Steer clear of Google’s automatic migration to GA4
For many marketers, Google Analytics is not only a place for analysis, but a place for data collection, reporting, and measuring actions and conversions. Google’s legacy analytics tool, Universal Analytics (UA), has helped marketers uncover meaningful insights about their website. Google is now in the midst of releasing an updated tool for marketers to leverage: Google Analytics 4 (GA4). GA4 will replace UA come July 1, 2023, which means marketers will have to migrate their information from UA to GA4. To assist in this migration, Google is offering an automatic migration between the platforms. While this may appear to be the timesaver that marketers dream of, we believe that this solution will actually create more of a headache for many advanced users.
Google’s automatic migration
To ensure a seamless transition between UA and GA4, marketers are able to opt in to Google’s automated migration. In the simplest terms, this tool will copy as many features and settings as possible between platforms to a brand’s new GA4 account. Google has even built in features to help migrate some of the more advanced features in Google Analytics, such as audiences, goals, and even event tracking set up through Google Tag Manager. Sounds like a perfect solution, right? Well, it could be, but there is a reason Google is rolling out this feature just months before UA is slated for sunset.
The deficiencies of Google’s automatic migration
Marketed as a solution for seamless transition, an automatic migration is anything but. Why? If users measure a distinct interaction on their website or app, or collect any advanced data in Google Analytics, their UA account contains many complex pieces of data. If users allow Google to automatically port over their data, Google will all but copy and paste that information into GA4. And while this may sound helpful, UA and GA4 are different products. GA4’s event-based model allows for much more flexibility in data analysis and visualization, which UA’s hierarchical and more structured data model does not fit.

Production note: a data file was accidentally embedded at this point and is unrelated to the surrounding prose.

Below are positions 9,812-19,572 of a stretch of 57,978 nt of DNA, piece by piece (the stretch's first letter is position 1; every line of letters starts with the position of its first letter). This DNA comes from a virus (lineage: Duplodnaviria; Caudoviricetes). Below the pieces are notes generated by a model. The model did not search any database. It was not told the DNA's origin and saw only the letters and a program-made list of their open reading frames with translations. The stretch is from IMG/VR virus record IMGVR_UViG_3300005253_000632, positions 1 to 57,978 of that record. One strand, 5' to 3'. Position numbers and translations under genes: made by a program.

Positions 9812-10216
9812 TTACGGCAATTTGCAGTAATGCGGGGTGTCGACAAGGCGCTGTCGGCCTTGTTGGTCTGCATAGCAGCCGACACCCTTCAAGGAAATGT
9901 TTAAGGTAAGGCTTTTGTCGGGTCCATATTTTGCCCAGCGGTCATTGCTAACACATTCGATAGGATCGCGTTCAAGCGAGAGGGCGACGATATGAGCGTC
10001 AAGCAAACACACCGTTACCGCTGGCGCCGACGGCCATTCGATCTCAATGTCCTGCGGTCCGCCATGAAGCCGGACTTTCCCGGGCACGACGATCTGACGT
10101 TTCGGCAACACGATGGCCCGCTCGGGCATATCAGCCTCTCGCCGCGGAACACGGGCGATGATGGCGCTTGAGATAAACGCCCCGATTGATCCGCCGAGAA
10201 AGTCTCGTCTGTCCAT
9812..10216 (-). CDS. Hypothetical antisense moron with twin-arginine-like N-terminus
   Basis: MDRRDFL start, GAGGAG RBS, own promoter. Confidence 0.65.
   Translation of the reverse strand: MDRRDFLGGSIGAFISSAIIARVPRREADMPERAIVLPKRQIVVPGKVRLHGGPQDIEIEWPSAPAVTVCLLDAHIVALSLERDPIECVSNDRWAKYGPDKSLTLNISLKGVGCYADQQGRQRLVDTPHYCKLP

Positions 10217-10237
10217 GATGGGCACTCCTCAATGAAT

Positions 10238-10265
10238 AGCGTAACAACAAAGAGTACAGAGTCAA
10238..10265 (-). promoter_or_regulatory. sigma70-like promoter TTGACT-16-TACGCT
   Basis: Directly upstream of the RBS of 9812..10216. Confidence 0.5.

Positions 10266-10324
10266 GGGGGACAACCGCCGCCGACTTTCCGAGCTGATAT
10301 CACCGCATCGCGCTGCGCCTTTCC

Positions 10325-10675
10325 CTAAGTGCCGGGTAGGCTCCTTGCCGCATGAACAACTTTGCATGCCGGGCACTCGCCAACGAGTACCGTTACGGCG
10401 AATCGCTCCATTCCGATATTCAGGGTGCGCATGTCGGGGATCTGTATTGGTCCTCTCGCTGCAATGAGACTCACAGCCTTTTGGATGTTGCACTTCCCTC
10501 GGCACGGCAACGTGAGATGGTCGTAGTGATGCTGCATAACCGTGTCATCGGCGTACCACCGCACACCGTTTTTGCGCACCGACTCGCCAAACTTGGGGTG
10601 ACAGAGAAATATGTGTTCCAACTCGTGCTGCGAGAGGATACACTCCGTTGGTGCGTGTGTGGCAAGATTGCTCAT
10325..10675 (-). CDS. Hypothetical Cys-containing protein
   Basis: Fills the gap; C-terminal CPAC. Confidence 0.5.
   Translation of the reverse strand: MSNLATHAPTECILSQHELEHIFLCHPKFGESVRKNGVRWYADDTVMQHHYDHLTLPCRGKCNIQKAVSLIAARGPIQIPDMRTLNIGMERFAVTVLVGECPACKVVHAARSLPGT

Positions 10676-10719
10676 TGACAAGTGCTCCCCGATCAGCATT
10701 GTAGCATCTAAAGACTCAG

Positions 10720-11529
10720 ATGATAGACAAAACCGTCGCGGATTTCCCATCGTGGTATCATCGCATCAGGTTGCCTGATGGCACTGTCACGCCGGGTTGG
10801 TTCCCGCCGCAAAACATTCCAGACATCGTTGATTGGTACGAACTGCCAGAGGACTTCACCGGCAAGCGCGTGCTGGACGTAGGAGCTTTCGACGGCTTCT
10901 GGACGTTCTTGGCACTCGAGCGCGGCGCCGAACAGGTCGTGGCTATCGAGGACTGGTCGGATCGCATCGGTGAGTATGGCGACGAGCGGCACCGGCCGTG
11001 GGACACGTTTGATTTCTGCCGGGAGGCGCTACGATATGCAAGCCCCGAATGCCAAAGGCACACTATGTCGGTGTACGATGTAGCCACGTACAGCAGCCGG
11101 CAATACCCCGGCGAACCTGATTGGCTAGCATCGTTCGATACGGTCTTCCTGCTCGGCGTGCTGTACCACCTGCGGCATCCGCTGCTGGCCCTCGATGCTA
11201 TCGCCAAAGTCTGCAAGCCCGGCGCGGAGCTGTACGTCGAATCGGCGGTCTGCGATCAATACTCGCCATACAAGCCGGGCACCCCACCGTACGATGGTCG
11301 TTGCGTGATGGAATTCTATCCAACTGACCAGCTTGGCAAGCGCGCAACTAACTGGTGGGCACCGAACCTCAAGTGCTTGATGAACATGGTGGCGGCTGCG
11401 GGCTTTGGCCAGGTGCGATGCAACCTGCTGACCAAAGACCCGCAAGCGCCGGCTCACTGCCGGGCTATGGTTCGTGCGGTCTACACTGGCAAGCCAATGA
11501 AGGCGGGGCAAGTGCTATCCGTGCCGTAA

We recommend taking the time to set up GA4, or leveraging a data expert, to ensure this transition is done with precision. In short: Google’s automatic migration tool is merely a last resort option to enable users who have not yet transitioned to continue their data collection once UA has stopped processing.
How to ensure you are opted out
Our experts have outlined how to ensure Google will not automatically migrate your information from UA to GA4 during the transition process. If you do not yet have a GA4 property set up, create one now! It takes a few minutes at most. Once the GA4 property is created, users must manually opt out of the automated migration. Simply deselect the option, and it will ensure no information is automatically transitioned over.
What marketers need to know
Ahead of July 1, 2023, marketers must make a plan to ensure there is a seamless transition of data between the two platforms. Carefully weigh your options for migrating to GA4 against your situation and make the best decision for your site. Google will begin automatically creating new GA4 properties starting in March 2023, but don’t fret; if you forget to opt out in time, you can always delete the property they added for you and start from scratch on your own.
For those of you who are currently in the process of implementing GA4, make sure to check out some of Google’s feature-specific migration tools that help provide structure while still allowing you to control what gets transferred over. If you are not sure of the best way to tackle this task, contact us! Our experts would love to chat.